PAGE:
(b) the purchase amount of the instrument must be made available by the financial institution to the borrower in an account that the borrower may draw down, at any time, for any purpose that the borrower determines may “help the property”, during the one-year period following the date such purchase is made;
(c) the instrument may be unsecured and provide no right of foreclosure;
(d) the instrument must not provide any voting rights to the financial institution;
(e) the instrument must (except for default interest described below) have an annual interest rate of 2.5%, which will accrue and compound monthly, on all amounts that have been drawn from the account described in subparagraph (b) above;
(f) the instrument may be redeemed by the borrower at any time, without penalty;
(g) the instrument must require payments to be first due after the end of the two-year period beginning on the earlier of:
(i) the date on which all funds in the account described above in subparagraph (b) have been drawn by the borrower; or
(ii) the end of the one-year period beginning on the date of purchase of the preferred equity instrument;
(h) the instrument must fully amortize over the seven-year period beginning on the date payments are first due;
(i) the instrument must require immediate redemption if there is more than a 50% change in the ownership of the Borrower, except via death, compared to the date on which the preferred equity instrument is purchased;
(j) the instrument must be approved in advance by the Secretary (the Secretary will have 30 days for such approval or denial); and
(k) the proceeds from such purchase of the preferred equity instrument may only be used by the borrower for the benefit of the property and the preferred equity interest, such as principal, interest, insurance, taxes, utilities and fees (we would note that although the bill specifically contemplated the use of proceeds for the payment of the foregoing, it does not limit the use of proceeds to such enumerated expenses).
If the Borrower fails to make payments as and when due on the preferred equity instrument, the interest rate will increase pursuant to a formula of escalating interest rates based on what point in the repayment term the default occurs. Beyond an initial 30-day cure period after notice, the current draft of the bill is silent on whether the borrower will have the right to cure the default and revert back to the regular interest rate. In either case, in the event of payment default(s) by the Borrower, any interest owed on a preferred equity instrument in excess of 2.5% will be owed to the Treasury, rather than the financial institution that purchased the preferred equity instrument.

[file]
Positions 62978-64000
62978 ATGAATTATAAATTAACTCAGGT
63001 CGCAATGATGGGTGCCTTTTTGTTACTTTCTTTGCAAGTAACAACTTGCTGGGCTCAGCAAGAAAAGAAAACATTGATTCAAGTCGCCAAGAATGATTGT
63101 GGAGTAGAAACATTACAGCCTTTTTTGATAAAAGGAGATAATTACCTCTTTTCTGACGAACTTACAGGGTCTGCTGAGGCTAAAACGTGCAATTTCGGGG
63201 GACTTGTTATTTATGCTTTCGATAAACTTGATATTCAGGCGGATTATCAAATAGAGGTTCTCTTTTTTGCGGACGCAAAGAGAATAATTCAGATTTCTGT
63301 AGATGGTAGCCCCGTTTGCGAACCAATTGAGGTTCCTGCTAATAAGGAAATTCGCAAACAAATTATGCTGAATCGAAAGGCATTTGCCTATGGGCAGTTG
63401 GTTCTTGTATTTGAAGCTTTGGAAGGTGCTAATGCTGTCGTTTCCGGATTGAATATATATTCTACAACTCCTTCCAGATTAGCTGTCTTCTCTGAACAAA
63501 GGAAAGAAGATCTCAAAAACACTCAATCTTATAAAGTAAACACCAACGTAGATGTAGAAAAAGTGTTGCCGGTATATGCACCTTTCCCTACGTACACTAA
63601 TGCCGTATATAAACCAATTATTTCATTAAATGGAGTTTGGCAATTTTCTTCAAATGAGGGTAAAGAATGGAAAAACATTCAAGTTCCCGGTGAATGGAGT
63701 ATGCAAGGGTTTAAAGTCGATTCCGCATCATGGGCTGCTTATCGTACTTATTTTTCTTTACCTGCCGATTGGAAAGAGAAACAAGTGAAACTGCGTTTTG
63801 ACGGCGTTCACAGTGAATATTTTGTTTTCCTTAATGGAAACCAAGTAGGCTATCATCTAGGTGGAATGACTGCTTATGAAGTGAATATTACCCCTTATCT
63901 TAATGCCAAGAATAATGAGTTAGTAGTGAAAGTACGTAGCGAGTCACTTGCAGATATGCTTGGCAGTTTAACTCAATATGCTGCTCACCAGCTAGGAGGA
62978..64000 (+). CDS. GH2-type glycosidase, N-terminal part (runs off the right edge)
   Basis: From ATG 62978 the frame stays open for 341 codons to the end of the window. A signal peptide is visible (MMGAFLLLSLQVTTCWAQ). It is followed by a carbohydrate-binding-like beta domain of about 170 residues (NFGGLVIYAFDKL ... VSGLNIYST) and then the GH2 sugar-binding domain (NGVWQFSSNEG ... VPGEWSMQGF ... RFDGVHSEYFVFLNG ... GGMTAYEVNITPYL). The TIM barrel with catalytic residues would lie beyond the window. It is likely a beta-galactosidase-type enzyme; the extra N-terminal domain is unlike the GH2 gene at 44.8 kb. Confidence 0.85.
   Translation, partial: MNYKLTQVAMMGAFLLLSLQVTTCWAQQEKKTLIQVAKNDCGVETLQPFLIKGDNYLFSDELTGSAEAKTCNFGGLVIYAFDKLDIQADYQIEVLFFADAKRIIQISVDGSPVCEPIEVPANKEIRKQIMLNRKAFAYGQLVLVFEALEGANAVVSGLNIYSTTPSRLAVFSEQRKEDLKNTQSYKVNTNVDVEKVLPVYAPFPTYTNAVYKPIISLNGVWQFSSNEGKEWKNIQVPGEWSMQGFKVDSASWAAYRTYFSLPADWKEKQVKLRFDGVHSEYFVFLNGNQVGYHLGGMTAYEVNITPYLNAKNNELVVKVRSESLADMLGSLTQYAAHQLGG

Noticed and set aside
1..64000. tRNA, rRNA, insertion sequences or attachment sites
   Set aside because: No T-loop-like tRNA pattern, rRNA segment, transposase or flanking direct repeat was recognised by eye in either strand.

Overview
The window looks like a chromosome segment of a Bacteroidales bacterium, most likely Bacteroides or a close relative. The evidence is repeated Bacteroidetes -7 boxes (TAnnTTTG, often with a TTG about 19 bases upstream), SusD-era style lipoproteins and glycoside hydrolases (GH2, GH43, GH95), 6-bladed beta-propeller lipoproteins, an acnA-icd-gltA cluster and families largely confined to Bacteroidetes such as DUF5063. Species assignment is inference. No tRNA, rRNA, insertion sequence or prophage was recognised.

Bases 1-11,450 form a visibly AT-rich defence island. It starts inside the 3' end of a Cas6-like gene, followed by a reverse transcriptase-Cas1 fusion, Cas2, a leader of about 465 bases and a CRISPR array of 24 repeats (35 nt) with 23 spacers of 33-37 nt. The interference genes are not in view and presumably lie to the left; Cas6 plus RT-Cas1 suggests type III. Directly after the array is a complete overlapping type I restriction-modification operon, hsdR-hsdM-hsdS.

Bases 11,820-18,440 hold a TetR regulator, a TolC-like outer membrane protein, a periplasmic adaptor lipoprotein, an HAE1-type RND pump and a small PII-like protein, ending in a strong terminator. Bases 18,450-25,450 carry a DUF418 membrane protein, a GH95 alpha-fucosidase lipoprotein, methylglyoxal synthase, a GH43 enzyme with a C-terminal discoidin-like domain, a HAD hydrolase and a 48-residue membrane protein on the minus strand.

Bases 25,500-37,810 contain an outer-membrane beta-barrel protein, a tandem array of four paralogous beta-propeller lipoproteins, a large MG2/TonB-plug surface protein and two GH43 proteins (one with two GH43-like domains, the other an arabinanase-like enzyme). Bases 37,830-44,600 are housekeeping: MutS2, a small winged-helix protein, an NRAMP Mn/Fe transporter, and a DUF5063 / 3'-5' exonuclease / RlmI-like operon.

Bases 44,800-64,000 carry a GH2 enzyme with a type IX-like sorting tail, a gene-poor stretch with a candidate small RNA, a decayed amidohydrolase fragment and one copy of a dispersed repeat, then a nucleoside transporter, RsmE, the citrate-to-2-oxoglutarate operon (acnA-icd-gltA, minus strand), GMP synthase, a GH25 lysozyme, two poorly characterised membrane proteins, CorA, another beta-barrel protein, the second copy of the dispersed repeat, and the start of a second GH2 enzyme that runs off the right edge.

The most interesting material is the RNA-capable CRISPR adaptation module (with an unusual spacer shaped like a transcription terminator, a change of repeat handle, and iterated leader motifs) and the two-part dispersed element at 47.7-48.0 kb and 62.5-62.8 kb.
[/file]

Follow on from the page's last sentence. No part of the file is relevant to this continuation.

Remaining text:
We find it noteworthy that the interest is only paid on the portion of the preferred equity investment that has been drawn by the borrower and that there is no remuneration provided to the financial institution for the portion of the investment that has been made available to be drawn on, other than the origination reimbursement, which, as described below, would have to be repaid to the Treasury if the borrower defaults on the entire amount it has withdrawn. We also find it worth noting that the financial institution would not be entitled to any of the default interest, but, as described below, would not have the right to sell the preferred equity interest to the Treasury until 10 years after it was purchased by the financial institution, which could result in the financial institution going 10 years without any return on its investment other than the 1% servicing fee described below (given that, in the event of a payment default by the borrower, the financial institution would not necessarily receive its 2.5% interest until the Treasury purchases the instrument after 10 years).
In order to incentivize financial institutions to purchase and administer the preferred equity instruments under the program, the Secretary will pay each financial institution that purchases a preferred equity instrument guaranteed under the program an annual servicing fee and reimburse the financial institution a variable percentage of the purchase price based on the size of the instrument (the functional equivalent of an origination fee).
The Secretary will pay each financial institution that purchases a preferred equity instrument guaranteed under the program an annual servicing fee equal to 1% of the outstanding amount on such instrument, paid annually. However, if a financial institution fails to assess the default interest described above or fails to notify the borrower of such required default interest being due and payable, the financial institution will only be eligible to receive half of such servicing fee.